Mr. Parsons had for some time felt a hope of being engaged in the Missionary work, yet his retiring disposition would not permit him to take the first step in introducing him. It was therefore wisely and kindly arranged by Divine Providence that one of the deacons pressed the matter closely upon him. This he considered a call from God, and he was quite willing to comply with it. He therefore consented to an examination before Dr. Collison, theological tutor of Hackney College, by whom he was highly recommended to the Committee of the Baptist Missionary Society, and accepted by them. At their request, he entered Bristol Academy in April 1834; during the three years of his residence there, he devoted himself to his studies with unwearied diligence, oftentimes closely engaged for successive days and weeks during sixteen hours in the twenty-four.
After the time of his leaving Bristol an application being made by the Church at Torrington, in Devonshire, for a person to supply them for three months, Mr. Parsons was recommended thither. He entered on his brief charge with great fidelity and ardour, and it pleased the Lord to use his efforts as the means of a great awakening and revival. In October 1837, lie entered, according to the arrangement of the Committee, on three classes at the London University, those of Hebrew, Mental philosophy, and Mathematics, in all which departments, but especially the first, he gained considerable honors.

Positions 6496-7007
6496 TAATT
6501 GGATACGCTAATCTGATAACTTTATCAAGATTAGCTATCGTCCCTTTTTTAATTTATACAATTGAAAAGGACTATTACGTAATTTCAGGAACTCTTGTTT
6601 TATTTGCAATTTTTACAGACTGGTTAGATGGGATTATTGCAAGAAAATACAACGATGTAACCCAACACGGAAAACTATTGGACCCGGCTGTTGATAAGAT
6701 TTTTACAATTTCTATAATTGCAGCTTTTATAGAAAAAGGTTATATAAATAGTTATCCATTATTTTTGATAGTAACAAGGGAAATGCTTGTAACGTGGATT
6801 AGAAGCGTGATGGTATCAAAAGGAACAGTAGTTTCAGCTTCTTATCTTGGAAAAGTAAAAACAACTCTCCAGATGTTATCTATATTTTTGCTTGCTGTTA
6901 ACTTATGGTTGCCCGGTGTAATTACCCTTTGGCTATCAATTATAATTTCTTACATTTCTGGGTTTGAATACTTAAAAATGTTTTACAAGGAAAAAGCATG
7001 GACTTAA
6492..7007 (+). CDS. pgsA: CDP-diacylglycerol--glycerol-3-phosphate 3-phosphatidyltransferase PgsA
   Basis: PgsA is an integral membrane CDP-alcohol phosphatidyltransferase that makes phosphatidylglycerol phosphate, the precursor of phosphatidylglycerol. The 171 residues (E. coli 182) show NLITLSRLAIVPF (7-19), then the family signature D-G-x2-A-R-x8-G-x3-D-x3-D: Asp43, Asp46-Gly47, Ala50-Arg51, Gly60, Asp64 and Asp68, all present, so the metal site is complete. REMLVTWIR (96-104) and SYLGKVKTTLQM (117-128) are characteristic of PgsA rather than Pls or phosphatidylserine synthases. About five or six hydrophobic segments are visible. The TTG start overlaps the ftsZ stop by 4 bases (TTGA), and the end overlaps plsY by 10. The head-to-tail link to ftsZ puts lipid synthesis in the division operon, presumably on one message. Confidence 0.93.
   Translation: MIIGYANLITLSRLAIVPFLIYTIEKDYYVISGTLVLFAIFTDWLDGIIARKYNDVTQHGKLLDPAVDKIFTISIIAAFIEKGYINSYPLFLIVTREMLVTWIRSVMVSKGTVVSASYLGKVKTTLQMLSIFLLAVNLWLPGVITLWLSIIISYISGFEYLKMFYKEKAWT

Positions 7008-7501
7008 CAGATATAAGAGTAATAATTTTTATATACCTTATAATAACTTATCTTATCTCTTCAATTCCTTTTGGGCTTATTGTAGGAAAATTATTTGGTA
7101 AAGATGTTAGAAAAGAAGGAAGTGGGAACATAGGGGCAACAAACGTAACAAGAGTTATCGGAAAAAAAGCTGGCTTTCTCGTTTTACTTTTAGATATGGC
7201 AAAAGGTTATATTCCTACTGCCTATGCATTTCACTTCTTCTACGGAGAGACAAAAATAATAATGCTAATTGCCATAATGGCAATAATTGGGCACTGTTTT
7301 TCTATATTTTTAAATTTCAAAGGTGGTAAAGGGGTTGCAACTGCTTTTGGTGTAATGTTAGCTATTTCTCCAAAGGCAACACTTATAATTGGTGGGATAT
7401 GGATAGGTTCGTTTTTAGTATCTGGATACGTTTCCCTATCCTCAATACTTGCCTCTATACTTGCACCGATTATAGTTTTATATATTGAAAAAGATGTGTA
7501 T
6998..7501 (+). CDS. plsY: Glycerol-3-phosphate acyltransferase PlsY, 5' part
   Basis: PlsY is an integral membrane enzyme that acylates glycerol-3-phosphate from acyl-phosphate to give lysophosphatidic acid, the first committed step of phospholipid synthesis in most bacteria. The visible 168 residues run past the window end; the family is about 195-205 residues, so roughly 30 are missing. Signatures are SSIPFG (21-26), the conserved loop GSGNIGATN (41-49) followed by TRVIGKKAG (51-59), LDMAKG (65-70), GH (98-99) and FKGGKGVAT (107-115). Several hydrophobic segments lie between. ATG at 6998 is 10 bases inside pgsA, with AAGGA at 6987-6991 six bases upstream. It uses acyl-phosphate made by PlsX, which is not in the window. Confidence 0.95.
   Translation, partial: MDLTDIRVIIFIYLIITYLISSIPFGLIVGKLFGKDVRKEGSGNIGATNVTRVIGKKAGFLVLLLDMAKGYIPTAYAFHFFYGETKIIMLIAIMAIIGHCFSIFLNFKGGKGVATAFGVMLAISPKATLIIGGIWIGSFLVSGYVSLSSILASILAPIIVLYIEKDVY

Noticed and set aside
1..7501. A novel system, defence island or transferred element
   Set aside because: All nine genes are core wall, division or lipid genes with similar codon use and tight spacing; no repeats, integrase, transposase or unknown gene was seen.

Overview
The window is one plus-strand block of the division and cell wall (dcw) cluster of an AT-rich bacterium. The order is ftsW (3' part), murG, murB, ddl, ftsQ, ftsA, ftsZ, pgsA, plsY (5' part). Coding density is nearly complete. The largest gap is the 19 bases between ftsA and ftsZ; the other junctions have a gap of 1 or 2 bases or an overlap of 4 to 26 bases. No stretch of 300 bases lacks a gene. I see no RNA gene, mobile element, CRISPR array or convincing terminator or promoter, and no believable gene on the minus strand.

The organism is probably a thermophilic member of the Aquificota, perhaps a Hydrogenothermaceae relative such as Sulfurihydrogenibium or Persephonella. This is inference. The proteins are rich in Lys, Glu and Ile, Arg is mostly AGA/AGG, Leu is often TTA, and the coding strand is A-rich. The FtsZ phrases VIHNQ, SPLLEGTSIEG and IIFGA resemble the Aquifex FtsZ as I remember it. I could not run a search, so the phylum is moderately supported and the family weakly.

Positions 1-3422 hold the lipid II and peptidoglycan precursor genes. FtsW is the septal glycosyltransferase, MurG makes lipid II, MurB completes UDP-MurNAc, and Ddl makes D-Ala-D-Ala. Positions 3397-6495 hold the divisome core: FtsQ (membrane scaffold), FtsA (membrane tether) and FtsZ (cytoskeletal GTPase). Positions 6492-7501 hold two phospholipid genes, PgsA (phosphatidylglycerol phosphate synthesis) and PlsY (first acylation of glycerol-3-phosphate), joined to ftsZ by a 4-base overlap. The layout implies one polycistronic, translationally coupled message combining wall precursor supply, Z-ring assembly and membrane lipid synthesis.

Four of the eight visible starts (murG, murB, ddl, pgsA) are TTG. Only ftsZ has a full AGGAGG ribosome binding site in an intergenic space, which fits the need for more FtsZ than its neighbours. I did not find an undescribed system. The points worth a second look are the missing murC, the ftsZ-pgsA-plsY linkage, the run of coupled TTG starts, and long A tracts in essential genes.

In June 1838, he received intimation from the Committee through his revered uncle, Rev. John Dyer, to prepare to leave his native land, for India. His ordination took place at Frome on the 31st July 1838, during the period of the Missionary meetings. Respecting his own feelings at this time to leave a beloved widowed mother, and affectionate brothers and sisters was to him no small trial, but he had counted the cost; on the subject he thus writes: